For decades, the concept of marketing and all that it entails has been strictly linked to the activity of a company. It is inconceivable to optimise a firm without its marketing strategy or plan. But do we know for sure what it is? Although it is a concept on people’s lips, there are many misunderstandings about it. Therefore, we aim to explain what marketing is, in particular legal marketing, and what are the different ways to apply it to the sector.
What is marketing?
Based on the definition of the Royal Spanish Academy, it is the “set of principles and practices that seek to increase trade, especially demand”. Defined further and applied in the legal field, it could be understood as a management process that recognises, fulfils and anticipates the needs for legal advice in a cost-effective manner.
So let’s take it one step at a time. First of all, it is a management process, so it is optimal to make a plan, based on steps that set the path to achieve the established objectives. This will require an analysis of the market, the competition, the company itself, among others, which will facilitate optimised decision-making, which will be reflected in the marketing strategy.
When it comes to recognising, meeting and anticipating the client’s legal advice needs, the key is to be forward-looking in order to build client loyalty; to know them well enough to know what their demands will be.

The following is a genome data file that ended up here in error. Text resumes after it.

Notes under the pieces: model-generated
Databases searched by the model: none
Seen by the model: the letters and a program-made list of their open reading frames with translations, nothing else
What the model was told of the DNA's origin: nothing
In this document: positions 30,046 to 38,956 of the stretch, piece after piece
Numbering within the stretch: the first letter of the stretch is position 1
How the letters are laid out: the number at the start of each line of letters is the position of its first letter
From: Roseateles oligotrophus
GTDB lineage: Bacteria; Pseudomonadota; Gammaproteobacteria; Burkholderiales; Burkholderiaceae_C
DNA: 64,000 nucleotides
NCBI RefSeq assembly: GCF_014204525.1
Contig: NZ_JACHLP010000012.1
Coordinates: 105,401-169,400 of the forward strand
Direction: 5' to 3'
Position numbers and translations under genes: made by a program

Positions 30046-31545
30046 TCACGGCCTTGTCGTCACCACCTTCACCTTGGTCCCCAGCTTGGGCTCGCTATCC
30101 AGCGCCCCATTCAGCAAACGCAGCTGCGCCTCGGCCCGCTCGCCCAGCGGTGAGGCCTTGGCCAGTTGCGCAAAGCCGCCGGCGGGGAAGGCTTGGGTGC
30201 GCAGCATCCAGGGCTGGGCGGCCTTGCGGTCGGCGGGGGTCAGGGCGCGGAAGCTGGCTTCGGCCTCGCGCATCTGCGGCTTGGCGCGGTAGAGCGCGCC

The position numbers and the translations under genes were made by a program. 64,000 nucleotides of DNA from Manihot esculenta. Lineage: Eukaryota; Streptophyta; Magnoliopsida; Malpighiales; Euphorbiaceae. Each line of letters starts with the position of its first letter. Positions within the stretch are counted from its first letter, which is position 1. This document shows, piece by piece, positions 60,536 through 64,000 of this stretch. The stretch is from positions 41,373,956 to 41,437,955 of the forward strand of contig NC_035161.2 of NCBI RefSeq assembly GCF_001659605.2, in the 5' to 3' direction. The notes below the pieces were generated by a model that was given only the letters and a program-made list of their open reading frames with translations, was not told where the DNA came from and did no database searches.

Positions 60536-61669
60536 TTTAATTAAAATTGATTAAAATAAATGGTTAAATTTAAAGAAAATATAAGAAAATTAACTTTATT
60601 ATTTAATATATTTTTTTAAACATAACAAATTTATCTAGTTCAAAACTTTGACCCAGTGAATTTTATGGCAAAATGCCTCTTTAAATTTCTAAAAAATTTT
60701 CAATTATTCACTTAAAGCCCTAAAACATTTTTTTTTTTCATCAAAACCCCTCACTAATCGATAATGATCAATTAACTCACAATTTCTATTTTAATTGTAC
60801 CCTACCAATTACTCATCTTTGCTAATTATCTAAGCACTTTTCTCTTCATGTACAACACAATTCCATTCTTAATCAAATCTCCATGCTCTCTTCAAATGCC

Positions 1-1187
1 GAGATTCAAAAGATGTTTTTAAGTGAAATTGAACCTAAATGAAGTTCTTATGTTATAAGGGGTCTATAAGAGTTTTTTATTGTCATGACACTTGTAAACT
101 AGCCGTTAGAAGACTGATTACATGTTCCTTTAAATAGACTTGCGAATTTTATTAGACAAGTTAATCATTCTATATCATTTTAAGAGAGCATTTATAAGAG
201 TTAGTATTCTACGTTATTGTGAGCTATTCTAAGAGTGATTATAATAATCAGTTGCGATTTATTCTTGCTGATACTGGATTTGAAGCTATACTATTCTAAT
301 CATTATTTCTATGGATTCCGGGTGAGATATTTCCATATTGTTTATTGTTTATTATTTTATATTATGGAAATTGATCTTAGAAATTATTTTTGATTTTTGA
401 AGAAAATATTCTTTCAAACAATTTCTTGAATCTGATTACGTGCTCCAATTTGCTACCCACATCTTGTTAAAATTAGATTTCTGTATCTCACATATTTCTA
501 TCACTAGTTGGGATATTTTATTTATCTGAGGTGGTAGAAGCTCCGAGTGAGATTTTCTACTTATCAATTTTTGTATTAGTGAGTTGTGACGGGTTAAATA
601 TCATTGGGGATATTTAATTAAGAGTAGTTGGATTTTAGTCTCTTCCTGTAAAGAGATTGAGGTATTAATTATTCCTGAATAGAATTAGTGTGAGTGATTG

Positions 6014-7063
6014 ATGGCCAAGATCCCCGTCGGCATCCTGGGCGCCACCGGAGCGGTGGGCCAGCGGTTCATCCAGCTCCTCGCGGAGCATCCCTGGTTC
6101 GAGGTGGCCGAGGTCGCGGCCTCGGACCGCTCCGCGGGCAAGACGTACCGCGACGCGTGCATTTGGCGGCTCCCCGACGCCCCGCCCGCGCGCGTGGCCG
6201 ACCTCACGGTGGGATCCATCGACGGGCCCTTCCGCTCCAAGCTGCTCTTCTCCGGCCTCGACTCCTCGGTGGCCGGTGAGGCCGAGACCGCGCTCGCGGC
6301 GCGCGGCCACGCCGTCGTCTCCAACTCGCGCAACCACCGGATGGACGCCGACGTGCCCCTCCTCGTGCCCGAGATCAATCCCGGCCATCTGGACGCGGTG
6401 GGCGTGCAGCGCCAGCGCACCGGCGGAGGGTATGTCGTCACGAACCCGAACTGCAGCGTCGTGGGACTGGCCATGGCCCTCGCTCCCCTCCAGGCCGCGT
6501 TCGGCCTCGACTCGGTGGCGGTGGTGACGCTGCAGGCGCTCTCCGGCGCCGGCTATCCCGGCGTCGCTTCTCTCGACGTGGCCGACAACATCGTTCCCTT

Last but not least, profitability. If the reward in terms of results is greater than the resources that have been allocated, we are talking about a profitable marketing action. And profitability is not only economic profitability, but also to be able to generate more influence, traffic of potential clients, notoriety, achieve a certain cache, among other objectives.
A company, whatever its field, lives according to the customer demand it has. A law firm, whether it is a small, medium or large firm, also needs this marketing to maintain a constant activity. Therefore, any activity or action that is carried out in that law firm with the objective of maintaining a constant flow of clients will be considered legal marketing. Examples include organising events, posting news on the blog, managing relationships with clients and other lawyers, among many other possibilities.
How to implement legal marketing strategies?
To improve the flow of clients, cache and positioning of the company, among other objectives of legal marketing, different actions can be carried out. Specifically, they should focus on the strengths of each firm. Here are a couple of examples:
- Optimisation of the website and its SEO positioning. Nowadays, the Internet is indispensable for searching for information. In order to give an image of seriousness and neatness, the aesthetics and the functioning of the law firm’s website must be taken care of. Any potential client who enters a website that does not work properly or does not provide the information they need will look for another website – and therefore another firm – that meets their needs. This is why optimising it will be a key point both in attracting customers and in the image given to the outside world. In addition, working on SEO is key to appearing in the searches of potential clients.